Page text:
Thursday, September 11, 2008

Waiting in Aweil

In the 11 days we were in Aweil, Sudan, it was a strange paradox to get so much accomplished in a place where it took so long to accomplish anything. A Ugandan pastor who ministers in Southern Sudan told us that however long things take to do things in Uganda, it takes five times longer to do the same things in Southern Sudan. It is a war-torn region that is recovering from over 20 years of civil war (1983-2005), or from what the state Governor referred to as “the disaster of the last 20 years.” Yet despite all that, in a whirlwind 11 days we managed to meet with…
  • the state Governor
  • the state Minister of Education
  • the previous state Minister of Education
  • the state Minister of Infrastructure (re buildings and land)
  • the former Secretary General of Aweil Town
  • the Executive Director of the Aweil Town Council
  • two pastors of the Episcopal Church in Aweil Town
  • the lead pastor of the Sudanese Pentecostal Church in Aweil Town and for the outlying areas
  • two Presbyterian church planters in rural Aweil
  • a portion of the teaching staff of a public primary school in Aweil Town
  • a UN/NGO Taskforce on regional health issues
It had to be God, in answer to the prayers of His people, who ensured that we were able to have so many valuable conversations with so many people. I say this because there were times during our visit when the simplest things took hours to accomplish. For example, one day we planned to drive to a village northwest of Aweil Town to see Aken’s sister as well as to drop off Aken’s brother and Aken’s nephew.      For this to happen, we had arranged to borrow a vehicle from the Ministry of Infrastructure.
All we needed to do was to get the vehicle to come to the place where Aken, Carlos, Aken’s brother, Aken’s nephew and I would be waiting. This is how it all came together…
  • At 11:00am, on the day we planned to make this trip, Aken went to get some medicine for his brother and to confirm the vehicle’s availability while Carlos and I went back to the house we were staying at to get what we needed for the trip.
  • Having got our stuff, Carlos and I walked back to a tea stand at which we expected Aken to return with the vehicle.
  • There we sat around for awhile.
  • Eventually we got hungry, so Carlos and I told the people at the tea stand that we were going to a nearby restaurant for lunch.
  • After eating, Carlos and I sat and sipped our water for awhile.
  • Then after awhile, I pulled out my Bible to read and Carlos slipped on his MP3 player to relax.
  • Then Aken came to the restaurant without the car, without the medicine for his brother and unsure where his brother was.
  • Aken then sat down to have lunch with a relative of his.
  • Carlos then went back to the house to get something.
  • Aken, his relative and I remained at the restaurant and sipped our water.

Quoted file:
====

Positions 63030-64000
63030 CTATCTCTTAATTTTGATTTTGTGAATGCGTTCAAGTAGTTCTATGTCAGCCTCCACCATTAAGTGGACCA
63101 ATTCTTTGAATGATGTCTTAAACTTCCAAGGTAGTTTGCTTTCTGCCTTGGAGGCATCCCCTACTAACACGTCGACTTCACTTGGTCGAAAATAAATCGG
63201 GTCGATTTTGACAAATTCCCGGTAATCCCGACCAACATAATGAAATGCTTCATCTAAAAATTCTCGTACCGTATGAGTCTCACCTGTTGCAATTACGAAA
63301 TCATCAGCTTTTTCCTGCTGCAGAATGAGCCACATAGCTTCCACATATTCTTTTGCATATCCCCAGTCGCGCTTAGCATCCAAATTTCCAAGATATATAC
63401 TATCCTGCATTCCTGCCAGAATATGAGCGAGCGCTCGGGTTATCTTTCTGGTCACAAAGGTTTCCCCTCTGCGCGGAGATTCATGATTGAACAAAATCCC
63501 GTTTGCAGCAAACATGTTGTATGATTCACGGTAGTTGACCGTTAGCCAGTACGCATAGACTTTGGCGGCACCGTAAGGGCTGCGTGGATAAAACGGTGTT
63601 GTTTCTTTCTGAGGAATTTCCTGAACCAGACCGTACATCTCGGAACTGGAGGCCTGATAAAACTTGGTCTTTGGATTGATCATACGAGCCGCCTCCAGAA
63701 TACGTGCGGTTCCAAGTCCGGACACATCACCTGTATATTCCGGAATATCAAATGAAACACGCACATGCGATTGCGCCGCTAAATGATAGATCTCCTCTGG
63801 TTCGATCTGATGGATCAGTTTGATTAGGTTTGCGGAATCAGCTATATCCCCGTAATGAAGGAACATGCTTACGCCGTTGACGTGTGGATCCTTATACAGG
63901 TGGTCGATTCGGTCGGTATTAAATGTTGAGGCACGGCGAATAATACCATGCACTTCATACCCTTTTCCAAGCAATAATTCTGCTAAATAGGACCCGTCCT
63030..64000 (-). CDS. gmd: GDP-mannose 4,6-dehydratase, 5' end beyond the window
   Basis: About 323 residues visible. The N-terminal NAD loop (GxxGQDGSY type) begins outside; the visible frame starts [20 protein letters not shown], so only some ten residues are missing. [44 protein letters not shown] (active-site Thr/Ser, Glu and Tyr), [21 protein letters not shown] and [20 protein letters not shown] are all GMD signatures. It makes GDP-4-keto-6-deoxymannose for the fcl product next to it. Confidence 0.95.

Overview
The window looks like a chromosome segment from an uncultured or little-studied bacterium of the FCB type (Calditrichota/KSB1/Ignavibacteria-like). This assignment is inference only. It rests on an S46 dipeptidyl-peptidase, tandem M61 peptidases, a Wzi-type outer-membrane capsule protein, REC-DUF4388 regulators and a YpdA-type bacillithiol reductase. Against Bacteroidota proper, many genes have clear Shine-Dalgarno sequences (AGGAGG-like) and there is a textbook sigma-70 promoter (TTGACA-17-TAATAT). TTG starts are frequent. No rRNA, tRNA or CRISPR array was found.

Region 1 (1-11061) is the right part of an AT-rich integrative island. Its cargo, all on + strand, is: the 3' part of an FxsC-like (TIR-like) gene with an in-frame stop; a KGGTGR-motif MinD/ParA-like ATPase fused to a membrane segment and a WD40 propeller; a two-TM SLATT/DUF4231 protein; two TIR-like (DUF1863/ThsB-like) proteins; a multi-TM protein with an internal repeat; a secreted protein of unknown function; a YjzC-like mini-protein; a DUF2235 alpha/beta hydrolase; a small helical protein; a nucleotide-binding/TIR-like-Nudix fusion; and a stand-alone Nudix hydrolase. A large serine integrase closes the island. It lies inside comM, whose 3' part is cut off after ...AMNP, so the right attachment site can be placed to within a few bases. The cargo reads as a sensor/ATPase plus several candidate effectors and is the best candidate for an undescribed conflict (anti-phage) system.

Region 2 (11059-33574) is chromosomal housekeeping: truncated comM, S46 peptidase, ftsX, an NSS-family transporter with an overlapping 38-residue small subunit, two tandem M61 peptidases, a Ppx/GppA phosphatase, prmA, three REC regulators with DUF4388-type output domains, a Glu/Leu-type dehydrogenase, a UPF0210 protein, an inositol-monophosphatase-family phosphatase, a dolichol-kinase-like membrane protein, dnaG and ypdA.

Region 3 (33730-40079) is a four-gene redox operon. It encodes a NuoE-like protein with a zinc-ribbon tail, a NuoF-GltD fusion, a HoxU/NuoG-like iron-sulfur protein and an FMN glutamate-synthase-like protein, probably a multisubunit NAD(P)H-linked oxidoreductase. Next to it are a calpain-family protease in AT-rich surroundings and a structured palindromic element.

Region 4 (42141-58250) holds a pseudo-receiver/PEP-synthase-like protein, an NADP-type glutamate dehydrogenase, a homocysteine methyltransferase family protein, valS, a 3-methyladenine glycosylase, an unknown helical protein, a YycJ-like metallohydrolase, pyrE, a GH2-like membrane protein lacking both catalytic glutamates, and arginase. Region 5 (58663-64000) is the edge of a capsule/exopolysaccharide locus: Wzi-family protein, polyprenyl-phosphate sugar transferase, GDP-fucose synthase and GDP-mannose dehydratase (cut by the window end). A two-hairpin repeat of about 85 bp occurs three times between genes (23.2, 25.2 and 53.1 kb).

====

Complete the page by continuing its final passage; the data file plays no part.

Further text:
• After awhile, Aken’s relative left.
  • Aken and I remained and waited some time longer.
  • After some time, the driver of the vehicle appeared and explained that he needed money for gas.
  • We gave him money and instructed him to return after purchasing the gas.
  • The driver then sat down to eat.
  • Then the power went out and the restaurant’s electric fan, which I had strategically placed myself right in front of, stopped spinning.
  • Not long after that, Aken and I got up and went back to the tea stand, and as we left, I looked back at the driver still sitting at his table eating and I wondered how we could just leave him there when it took so long to find him!
  • After sitting at the tea stand for awhile, I pulled out my sermon notes to review them for Sunday.
  • Then, at about 2:30pm, Carlos returned to the tea stand.
  • Not too long after that, Aken’s brother appeared and sat down at the tea stand. All we needed now was Aken's nephew and the vehicle.
  • But then Aken got up and went to purchase some clothes from the market for his brother.
  • While Aken was away, his nephew then arrived at the tea stand. Now all we needed was Aken and the vehicle.
  • Then Aken’s nephew went away somewhere. What next? Would Aken's brother be the next to leave so that when the vehicle came, it would be for just Carlos and I?
  • Then Aken returned with the clothes.
  • And then suddenly, at 3:10, the vehicle arrived with Aken’s nephew.
  • But gas had to then be siphoned into the vehicle from two jerry cans.
  • We then loaded up the luggage, and at 3:17, we departed for our destination.
Whenever we faced long waits like this, it often seemed like everyone around us knew more about what was going on than Carlos and I understood. We would sometimes try to clarify what was happening, but people seemed to think that we’d be better off if we just trusted them rather than them having to explain things to two confused North Americans. And like I said, the things that were accomplished on this trip seemed to work out in ways far beyond what we could have accomplished by our own understanding anyway!

© 2008 by Ken Peters

2 comments:

Ryan Unger said...

Hi Ken,

I'm the Ryan from Winnipeg that wasn't the one who picked you up in Aweil. I had a good laugh at your play-by-play account of your afternoon in the tea shop. Thanks for the report you sent to MAF Canada. I've forwarded it to Australian Ryan. Many blessings on your work and involvment in Sudan!

Ken said...

Glad you enjoyed it! And thanks for sending the other Ryan the story I wrote about our departure from Aweil. We were so grateful to be a providential part of God's plans for MAF that day!
Ken